Healthy living & bone health

Last updated 13 February 2017 — Last reviewed 15 December 2013

One way to increase your chances of having healthy bones is to have a healthy lifestyle. Below you will find information on the management of bone health through a healthy diet such as the foods to include with calcium, vitamin D, phosphorous and protein. There are also tips on the best exercises for bone health and what to do before you start an exercise program.

The following general information provides a summary for management of bone health through having a healthy lifestyle.

Diet

Influences What to do
Healthy eating

Include in your daily diet:

  • cereals
  • vegetables
  • legumes (lentils, beans)
  • fruit
  • milk, yoghurt, cheese
  • lean meat
  • fish
  • poultry
  • nuts
Calcium

To meet your calcium needs, include in your daily diet:

  • 2 serves of dairy foods
  • a serve of calcium-rich foods – e.g. broccoli, beans, almonds, tinned salmon or sardines
Vitamin D

To meet your vitamin D needs in order to have normal absorption of calcium, choose foods that are known to have higher levels of vitamin D such as:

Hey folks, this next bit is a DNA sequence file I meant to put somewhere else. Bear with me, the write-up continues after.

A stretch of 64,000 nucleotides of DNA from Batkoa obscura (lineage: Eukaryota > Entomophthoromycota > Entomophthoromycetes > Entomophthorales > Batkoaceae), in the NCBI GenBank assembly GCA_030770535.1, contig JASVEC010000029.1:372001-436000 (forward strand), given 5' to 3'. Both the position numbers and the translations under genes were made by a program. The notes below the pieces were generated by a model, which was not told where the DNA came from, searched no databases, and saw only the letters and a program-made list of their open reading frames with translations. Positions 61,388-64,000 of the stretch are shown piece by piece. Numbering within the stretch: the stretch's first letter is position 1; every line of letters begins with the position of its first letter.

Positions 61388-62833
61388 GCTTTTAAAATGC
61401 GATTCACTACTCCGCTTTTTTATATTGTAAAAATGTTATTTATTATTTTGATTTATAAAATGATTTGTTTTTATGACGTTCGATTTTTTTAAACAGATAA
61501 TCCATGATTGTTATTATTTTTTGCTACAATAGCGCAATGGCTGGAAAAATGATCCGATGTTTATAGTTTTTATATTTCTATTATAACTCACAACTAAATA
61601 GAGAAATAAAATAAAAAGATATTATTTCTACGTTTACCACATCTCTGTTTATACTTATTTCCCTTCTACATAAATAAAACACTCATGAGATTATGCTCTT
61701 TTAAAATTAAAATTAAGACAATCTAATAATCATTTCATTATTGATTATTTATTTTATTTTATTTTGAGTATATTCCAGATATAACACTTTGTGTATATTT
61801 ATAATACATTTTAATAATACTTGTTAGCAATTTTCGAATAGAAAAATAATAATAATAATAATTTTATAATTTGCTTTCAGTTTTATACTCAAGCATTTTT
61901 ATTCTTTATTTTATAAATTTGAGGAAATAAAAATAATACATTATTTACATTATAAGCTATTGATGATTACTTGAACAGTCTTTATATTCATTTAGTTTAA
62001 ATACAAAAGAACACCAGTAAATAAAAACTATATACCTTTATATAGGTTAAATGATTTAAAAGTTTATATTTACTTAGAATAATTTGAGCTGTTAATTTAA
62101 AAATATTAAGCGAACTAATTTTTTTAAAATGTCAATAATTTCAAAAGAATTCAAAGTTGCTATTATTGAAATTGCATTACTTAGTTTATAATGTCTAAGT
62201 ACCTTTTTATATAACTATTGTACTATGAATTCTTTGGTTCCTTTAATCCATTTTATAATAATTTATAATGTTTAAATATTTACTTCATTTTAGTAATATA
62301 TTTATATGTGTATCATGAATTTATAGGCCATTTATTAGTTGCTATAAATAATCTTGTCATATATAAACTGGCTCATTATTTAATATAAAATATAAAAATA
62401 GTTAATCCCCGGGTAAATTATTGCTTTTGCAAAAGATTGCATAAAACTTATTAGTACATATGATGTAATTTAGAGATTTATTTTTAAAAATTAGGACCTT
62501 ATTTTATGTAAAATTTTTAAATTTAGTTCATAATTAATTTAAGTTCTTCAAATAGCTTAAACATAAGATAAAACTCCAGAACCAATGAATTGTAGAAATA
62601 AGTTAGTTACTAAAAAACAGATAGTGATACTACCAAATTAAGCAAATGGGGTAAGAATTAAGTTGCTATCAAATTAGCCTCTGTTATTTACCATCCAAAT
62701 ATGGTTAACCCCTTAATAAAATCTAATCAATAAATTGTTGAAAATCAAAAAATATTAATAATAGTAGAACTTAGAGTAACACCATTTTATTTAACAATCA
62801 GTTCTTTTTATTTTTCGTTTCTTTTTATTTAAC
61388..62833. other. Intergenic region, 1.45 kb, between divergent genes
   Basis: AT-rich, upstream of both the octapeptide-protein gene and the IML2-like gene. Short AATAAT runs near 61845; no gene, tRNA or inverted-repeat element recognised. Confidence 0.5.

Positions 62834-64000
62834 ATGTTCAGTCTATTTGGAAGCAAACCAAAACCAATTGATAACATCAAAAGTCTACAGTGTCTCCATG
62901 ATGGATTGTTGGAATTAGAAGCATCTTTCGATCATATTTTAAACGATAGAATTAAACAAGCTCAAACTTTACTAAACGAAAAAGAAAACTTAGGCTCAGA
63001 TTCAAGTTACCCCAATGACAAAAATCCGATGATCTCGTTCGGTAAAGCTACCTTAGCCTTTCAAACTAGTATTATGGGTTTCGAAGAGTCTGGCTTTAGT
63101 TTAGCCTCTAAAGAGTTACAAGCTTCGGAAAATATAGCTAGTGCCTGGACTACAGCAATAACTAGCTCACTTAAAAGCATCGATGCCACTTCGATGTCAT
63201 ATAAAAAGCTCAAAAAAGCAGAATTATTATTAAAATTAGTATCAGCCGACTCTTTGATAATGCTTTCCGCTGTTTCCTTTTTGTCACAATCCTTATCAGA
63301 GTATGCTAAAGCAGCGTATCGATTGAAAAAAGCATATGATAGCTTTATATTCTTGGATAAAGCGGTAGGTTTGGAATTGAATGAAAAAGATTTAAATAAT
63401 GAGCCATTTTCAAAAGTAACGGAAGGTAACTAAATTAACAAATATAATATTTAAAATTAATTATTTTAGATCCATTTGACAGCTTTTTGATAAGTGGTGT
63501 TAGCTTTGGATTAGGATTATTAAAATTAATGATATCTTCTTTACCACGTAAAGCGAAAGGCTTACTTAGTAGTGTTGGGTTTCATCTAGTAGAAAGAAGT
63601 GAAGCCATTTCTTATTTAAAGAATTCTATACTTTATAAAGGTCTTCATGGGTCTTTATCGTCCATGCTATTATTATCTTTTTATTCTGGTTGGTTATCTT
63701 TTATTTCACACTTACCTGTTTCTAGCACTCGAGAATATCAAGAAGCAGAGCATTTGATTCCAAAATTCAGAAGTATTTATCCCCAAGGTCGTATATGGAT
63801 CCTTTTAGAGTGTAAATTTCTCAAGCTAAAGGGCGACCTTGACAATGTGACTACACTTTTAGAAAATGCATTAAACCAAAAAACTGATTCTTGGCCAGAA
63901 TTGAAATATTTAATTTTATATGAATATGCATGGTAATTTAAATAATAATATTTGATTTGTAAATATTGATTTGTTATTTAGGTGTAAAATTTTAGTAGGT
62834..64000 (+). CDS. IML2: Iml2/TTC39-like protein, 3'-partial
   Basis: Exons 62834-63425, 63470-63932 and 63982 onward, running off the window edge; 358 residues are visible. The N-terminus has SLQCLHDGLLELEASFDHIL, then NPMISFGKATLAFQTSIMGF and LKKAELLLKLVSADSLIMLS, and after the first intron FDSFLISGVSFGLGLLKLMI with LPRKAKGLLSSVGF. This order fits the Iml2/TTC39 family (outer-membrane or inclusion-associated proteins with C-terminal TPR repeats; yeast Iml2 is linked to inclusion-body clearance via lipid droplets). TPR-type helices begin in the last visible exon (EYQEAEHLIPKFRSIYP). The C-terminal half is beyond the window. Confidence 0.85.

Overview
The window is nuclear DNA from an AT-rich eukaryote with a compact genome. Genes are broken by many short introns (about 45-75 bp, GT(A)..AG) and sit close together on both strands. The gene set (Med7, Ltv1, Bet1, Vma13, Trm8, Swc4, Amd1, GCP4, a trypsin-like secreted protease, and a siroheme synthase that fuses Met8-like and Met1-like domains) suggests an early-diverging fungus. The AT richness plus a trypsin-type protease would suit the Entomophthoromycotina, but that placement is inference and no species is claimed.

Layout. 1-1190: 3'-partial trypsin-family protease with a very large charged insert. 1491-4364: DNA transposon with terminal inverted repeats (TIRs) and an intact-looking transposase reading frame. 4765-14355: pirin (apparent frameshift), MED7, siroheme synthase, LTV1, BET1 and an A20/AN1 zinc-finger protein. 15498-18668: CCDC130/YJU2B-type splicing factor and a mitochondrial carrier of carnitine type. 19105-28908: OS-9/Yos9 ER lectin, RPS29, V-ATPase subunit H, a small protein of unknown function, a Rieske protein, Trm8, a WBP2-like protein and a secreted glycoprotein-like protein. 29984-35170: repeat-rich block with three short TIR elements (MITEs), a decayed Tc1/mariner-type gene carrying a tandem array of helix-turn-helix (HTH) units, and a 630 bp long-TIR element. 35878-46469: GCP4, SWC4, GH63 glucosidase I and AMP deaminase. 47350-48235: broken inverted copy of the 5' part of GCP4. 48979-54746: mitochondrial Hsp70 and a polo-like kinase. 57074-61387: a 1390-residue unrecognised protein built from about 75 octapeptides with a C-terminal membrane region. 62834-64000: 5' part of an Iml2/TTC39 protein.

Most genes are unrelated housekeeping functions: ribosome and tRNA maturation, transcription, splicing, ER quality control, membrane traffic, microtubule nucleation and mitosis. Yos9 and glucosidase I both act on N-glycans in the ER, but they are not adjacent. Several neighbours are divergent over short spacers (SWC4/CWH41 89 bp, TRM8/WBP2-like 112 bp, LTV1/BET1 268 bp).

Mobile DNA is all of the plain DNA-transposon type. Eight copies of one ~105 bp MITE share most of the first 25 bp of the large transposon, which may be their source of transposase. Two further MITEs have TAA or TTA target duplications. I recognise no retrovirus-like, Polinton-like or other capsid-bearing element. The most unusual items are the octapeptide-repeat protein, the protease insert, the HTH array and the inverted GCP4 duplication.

• mushrooms
  • fish
  • liver
  • egg yolks

Check the map of Australia for guidelines on the recommended amount of sun exposure based on your location, the season and your skin pigmentation.

Protein and phosphorus
  • Protein intake is important for bone development as it provides the necessary building blocks in bones. High protein foods include beef, veal, lamb and pork, chicken and turkey breast, tuna and soy beans.
  • Phosphorus is a mineral and nutrient we all need for strong bones and proper cell functioning. Phosphorus is found in milk, grains like rice and oat bran, seeds, bacon and protein rich foods.
  • Diets that are very high in protein and phosphorus can disrupt the calcium balance causing the body to take calcium from the bones. If you have an adequate calcium intake, then the effect of high protein and phosphorous is not as significant[1], which means adequate calcium intake is a priority.
Caffeine and salt
  • High intake of salt and drinking more than three caffeinated drinks per day can reduce calcium absorption.  In addition, people who drink very high quantities of caffeine also tend to eat/drink less calcium rich foods and drinks.
  • If you suspect your salt or caffeine levels may be too high, it can be helpful to see a dietitian even for one visit to work out some alternatives

For more detailed information go to Healthy living, Calcium and Vitamin D.

Physical activity & exercise

Weight bearing & high impact activities

high-intensity weight-bearing exerciseWeight bearing exercise, which is exercise done while on your feet so you bear your own weight and support your skeleton, is the key to good bone health. This includes fast paced walking (to have an effect on your bones), running, tennis or dancing. Walking at a fast pace and jogging have been found to help strengthen bone mass – sedate and slow walking may not be as protective of bone[1].